Best ways to ensure redundancy with no terrestrial ISPs

Hi all,

A friend of mine is trying to set up a network in a location where there is no fiber (or copper) for many miles. As bandwidth requirements are low (<1M for the foreseeable future) but uptime is important, he was looking at using multiple cell modems from separate carriers as redundant uplinks. I am concerned that different cell carriers might be using the same transport providers to a given tower, so that wouldn’t be truly redundant. Another option would be using a satellite provider as a backup for cellular. (The high latency that comes with satellite is not an issue.)

A fixed-radio solution would likely be too expensive upfront as it would require building towers.

Am I missing any other options or considerations?


Any existing WISPs?

Not that I know of, especially given the location. I’ll look into it though.

If we had a location (or at least a part of the world) we might be able to recommend a little better.

This is in northern Africa.

Hmmh - normally, when someone says North America, it’s one of 2 countries. Not much fuss there… North Africa (by some kind of definition) is 8 or 10 countries, depending on what you feel North Africa means. In short, you’ll have to be more specific than that… Mark.

Feel free to open on mobile. Click on share location icon. And it will show 3D view of any fiber near by.

We are thinking about adding wireless networks too and maybe overlaying national cell phone coverage maps

In a remote area in northern africa if there are no terrestrial ISPs, and there is no budget to build towers for PTP microwave, I don’t know if there are any reasonable options.

If sufficient funds did exist, my recommendation, if they really want true diversity between two totally different services, would be a combination of a MEO o3b earth station and a traditional geostationary type earth station (Ku band) with appropriate RF chain and SCPC modem.

It is also possible to achieve full diversity through two totally separate geostationary earth stations, using different satellite transponders and different teleports on the other end.

But that’s not going to be cheap, either in a one time equipment cost or in monthly recurring cost, for o3b services and transponder kHz lease + teleport services on the other end somewhere in continental Europe.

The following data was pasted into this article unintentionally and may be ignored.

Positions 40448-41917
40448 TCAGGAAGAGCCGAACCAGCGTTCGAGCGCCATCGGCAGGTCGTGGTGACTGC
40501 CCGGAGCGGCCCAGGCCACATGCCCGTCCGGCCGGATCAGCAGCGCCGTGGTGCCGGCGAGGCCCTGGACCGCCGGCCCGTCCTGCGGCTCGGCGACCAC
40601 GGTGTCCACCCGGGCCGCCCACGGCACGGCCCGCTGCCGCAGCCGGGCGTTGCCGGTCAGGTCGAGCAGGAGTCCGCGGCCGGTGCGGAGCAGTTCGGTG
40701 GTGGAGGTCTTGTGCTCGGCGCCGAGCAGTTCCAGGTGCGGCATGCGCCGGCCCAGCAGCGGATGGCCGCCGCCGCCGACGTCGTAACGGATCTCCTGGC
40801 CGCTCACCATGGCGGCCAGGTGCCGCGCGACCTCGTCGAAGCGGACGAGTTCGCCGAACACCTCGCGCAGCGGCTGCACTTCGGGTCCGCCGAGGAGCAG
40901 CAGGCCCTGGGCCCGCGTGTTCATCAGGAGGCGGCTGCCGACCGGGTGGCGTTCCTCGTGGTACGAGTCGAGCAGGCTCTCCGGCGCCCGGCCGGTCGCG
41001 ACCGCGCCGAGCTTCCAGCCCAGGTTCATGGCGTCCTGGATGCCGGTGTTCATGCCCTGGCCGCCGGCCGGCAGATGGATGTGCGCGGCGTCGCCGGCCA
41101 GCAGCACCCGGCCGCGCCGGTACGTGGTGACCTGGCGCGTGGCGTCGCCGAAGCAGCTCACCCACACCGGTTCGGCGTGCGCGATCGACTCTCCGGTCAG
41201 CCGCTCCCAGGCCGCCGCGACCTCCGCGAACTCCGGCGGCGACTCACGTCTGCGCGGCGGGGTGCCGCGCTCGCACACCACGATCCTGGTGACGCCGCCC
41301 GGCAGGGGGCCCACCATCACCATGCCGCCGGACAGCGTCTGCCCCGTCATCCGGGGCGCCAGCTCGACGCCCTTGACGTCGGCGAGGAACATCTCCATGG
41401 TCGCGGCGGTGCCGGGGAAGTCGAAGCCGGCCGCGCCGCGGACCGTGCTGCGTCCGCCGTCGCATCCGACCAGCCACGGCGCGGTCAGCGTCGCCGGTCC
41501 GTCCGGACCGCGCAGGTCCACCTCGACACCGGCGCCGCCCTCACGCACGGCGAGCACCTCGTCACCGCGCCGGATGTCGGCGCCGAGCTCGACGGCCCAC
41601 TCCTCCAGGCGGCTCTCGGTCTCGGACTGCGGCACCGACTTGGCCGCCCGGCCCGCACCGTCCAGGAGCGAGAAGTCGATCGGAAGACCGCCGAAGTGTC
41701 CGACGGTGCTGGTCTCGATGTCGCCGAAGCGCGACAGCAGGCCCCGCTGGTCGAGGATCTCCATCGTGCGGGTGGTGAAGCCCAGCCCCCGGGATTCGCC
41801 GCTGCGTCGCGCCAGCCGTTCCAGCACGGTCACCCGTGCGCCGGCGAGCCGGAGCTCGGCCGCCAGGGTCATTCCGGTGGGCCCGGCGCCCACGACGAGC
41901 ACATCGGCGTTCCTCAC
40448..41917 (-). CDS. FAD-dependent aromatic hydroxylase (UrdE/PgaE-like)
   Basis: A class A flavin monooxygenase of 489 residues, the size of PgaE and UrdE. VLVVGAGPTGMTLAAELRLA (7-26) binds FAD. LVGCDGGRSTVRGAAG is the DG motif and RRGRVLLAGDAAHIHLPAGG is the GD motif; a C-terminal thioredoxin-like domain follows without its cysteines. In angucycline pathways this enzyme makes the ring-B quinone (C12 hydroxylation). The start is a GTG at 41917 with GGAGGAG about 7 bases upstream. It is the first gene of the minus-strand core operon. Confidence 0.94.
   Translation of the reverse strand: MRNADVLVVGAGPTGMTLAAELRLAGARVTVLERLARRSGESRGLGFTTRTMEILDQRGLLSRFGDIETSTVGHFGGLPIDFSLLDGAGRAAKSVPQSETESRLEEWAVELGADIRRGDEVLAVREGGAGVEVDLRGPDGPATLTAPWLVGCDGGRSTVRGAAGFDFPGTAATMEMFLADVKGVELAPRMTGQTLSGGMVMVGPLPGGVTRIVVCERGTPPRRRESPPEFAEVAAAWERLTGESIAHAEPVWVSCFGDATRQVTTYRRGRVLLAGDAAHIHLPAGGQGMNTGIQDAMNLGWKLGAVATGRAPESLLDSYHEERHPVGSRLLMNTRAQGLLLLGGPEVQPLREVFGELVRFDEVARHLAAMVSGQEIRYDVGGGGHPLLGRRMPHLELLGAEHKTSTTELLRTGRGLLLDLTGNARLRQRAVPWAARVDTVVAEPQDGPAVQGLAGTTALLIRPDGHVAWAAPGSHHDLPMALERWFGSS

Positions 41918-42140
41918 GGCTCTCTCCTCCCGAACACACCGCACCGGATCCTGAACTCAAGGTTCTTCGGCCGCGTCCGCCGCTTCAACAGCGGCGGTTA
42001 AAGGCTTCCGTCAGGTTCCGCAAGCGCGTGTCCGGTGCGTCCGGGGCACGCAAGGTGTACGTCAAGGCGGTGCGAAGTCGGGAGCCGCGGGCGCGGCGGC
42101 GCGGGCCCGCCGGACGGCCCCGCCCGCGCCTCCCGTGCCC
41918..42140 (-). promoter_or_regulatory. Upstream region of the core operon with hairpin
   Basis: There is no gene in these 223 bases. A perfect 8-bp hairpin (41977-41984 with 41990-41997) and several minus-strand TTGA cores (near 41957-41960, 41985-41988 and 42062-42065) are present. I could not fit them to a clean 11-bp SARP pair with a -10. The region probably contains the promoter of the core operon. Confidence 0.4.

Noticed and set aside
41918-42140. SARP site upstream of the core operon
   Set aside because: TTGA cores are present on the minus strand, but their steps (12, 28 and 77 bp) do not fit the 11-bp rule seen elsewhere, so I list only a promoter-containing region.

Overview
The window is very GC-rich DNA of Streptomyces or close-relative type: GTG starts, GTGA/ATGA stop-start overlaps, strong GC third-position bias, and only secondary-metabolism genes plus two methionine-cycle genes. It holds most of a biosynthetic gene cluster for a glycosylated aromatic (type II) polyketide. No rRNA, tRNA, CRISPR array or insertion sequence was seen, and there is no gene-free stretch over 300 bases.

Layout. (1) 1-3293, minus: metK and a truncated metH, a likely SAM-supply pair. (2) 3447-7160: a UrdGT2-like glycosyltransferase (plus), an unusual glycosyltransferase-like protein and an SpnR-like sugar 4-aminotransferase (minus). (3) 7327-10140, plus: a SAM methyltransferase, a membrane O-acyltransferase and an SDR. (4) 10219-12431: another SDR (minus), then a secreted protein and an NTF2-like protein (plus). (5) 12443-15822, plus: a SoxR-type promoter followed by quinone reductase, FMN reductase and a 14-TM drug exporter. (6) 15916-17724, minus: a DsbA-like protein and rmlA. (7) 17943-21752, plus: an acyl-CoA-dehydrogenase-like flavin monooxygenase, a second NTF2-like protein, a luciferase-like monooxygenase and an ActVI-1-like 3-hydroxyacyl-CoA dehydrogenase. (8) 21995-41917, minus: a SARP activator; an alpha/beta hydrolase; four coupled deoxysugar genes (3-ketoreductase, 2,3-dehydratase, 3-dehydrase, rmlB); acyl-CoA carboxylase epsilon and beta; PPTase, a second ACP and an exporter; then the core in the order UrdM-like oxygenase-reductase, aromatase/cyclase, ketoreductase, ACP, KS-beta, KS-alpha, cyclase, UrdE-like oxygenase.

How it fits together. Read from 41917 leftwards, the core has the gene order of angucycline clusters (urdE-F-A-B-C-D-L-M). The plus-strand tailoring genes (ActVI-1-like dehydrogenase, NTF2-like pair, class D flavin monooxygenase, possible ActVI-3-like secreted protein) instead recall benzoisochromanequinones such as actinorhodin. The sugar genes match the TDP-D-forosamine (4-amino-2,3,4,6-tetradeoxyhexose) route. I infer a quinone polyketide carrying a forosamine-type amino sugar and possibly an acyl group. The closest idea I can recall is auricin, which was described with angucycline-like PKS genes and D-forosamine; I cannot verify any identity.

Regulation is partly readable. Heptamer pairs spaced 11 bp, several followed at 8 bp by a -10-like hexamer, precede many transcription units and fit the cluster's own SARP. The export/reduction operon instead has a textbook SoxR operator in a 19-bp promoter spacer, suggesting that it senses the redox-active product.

Between overlaid ads and the thing trying to force an account, i’d Describe it as a waste of time. Now, a page that delivered the data advertised…

Sent using a machine that autocorrects in interesting ways…


thank you for the feedback. It’s quite challenging to keep a high scale, open, a free platform without having ads, they are designed to be easily closed and should you have problem with it, I am happy to help understand and hear recommendations.

I understand and share your frustration about forcing account registration. We had no other way but to implement this as constantly we had sources trying to download our data by examining our code. By having access controls we were able to stop that. My team had recommended user data controls after reviewing Geoserver, mapbox requirements, if you know any other way please feel free to recommend.

every feedback is welcome, we are trying to build a tool which is free, open, and hoping to develop and make it even better with recommendations like this.

You permit anyone to view the code running on your web server? Do you permit them to modify it too?
Nevertheless, just deny code viewing permission on your web server and only serve output of executing that code.
Quite simple. And no one can steal your code (unless you let them into the room containing the web server).


thank you for your response, I think this is slightly becoming offtopic, I will take this offlist with you but in short, that’s not how GeoServer works (or mainly GIS when displaying things publicly) for something to be displayed to you, it needs to make it available, and if it’s available it can be downloaded with codes/programs that allow you to, we are preventing this by forcing users to log in that way someone can’t simply launch a script and get all of the data available in our platform (or if they do, we would notice, know who and stop it via rate-limits). I am neither a security nor GIS expert, I am relying on what I was told/advised. works a lot better.


there is nothing about telecoms in this map, it’s all about powerlines.

Hi Eric, thanks for this info. Very helpful.

Mark/everyone, this is in Morocco specifically. I haven’t been given the exact location but I’m told it’s near Dahkla.